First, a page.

Finding a partner as Tour Guide Istanbul, is not that easy as it was in hamam
Second basic function of hamam is getting socialized. Over time, the washing aspect of visiting the hamam became secondary. People started going to hamams to meet other people, to chat, to relax. Musicians and belly dancers were invited to hamams. Even the brides and the grooms as well would go there on their wedding day with music and rejoicing. There were separate hours established for men and women. Especially women (being confined indoors) looked forward to hamams.
Hamams were a means of finding a partner
If a husband were to deny his wife her visits to the hamam, she had grounds for divorce. Hamams were a means of finding a partner. Mothers found the opportunity to inspect prospective brides for their sons in the hamam. They had the chance to inspect the girls while they were bathing. Even young girls sometimes deliberately showed themselves off for this very reason. In fact, it was acceptable for a mother to kiss a possible daughter-in-law to learn whether or not she had bad breath.
Tour Guide Istanbul – You don’t need special outfit or anything for private tour Istanbul but special equipment was needed for a day in the hamam – about 15 to 20 articles. These were: ‘pestemeal’ – a towel made of a mix of silk and cotton, which was wrapped around the torso; wooden clogs, ‘nalins’ – to keep the bather’s feet clear of the wet floor; ‘tas’ or an ornamental metal bowl to pour water; soap case; ‘kese’ – a coarse cloth to scrape the dirt out of the pores; towels for drying; a mirror; a jewel box. The cosmetic kit included a bowl of henna (besides the warm colour it lends, henna was used to strengthen the hair and make it glisten), an eyebrow darkener, ‘attar’ – rose perfume in a bottle, kept in a wooden case.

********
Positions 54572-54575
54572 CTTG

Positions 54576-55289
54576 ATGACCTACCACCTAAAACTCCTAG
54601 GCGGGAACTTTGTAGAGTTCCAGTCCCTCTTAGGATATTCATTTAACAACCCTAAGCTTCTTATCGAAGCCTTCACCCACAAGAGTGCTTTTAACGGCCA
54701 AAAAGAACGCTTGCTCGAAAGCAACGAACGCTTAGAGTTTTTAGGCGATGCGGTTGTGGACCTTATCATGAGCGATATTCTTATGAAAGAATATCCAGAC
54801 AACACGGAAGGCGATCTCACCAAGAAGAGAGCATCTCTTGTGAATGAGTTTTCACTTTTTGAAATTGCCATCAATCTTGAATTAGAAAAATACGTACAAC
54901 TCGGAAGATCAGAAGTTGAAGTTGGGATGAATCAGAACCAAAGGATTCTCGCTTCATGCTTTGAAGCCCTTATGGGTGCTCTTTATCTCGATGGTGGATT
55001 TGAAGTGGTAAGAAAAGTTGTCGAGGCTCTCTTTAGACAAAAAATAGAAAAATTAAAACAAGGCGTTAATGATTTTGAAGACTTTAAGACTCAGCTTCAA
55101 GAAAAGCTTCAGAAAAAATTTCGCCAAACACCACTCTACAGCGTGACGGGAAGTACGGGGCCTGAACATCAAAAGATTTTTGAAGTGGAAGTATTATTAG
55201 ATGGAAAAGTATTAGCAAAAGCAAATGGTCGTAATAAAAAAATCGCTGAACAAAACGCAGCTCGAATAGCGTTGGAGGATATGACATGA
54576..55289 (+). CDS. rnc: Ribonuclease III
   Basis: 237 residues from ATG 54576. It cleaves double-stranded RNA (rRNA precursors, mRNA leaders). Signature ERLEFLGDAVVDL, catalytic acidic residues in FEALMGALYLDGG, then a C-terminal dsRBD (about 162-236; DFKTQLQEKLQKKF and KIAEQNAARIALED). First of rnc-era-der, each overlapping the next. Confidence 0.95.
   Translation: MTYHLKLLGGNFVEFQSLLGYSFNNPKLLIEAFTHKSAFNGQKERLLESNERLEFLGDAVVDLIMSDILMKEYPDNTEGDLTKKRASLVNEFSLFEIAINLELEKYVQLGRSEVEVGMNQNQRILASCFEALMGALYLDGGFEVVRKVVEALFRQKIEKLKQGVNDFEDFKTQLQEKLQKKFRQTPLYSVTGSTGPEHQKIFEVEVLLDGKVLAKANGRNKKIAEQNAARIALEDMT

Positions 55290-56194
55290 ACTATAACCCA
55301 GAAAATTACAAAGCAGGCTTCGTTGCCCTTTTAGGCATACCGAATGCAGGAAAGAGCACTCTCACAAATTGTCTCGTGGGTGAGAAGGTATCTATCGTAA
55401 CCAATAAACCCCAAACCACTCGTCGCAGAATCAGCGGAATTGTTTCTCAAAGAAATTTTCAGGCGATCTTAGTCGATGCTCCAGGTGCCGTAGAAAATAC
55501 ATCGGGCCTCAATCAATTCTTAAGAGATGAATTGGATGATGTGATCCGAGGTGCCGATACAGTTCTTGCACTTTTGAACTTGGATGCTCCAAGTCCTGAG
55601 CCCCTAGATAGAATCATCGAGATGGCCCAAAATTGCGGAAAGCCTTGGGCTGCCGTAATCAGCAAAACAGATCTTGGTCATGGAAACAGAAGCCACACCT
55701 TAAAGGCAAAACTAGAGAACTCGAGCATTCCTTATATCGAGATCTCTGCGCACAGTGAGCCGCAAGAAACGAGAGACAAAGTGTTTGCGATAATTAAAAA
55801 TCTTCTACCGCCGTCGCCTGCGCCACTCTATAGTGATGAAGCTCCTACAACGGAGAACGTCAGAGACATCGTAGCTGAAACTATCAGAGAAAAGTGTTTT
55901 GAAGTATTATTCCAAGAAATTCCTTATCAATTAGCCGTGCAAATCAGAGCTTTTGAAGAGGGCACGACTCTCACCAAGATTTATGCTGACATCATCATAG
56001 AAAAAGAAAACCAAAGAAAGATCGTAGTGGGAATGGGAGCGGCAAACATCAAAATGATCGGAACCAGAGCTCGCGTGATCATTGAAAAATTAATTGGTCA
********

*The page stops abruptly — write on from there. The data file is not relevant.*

The typical hamam has three rooms: caldarium, the sicaklik – the room with a steamy hot bath; tepidarium, the intermediate room – warm room for washing with soap and water and cool room, the sogukluk – for resting afterwards.
Masseur in the bath
Part of the traditional hamam is the so-called ‘tellak’, the masseur in the bath. Tellaks were young men who helped wash clients by soaping and scrubbing their bodies. Usually, these young boys were from non-Muslim subject nations of the Turkish Empire, as such work were seen as beneath the dignity of a Muslim.
The luscious Turkish hamam experience makes our daily bath or shower seem like such a trivial and insignificant affair in comparison.
In short, hamam means relaxing warmth, expert tellak, bather’s smile. Don’t miss to experience all these, to penetrate the stifling, steamy world where frail rays of light struggled to reach the stone floor.
Istanbul can offer you the delights of the Turkish bath in your daily tour and private tour Istanbul with Tour Guide Istanbul , being lucky to be graced with a large number of historical Turkish baths that date back to the Ottoman Empire.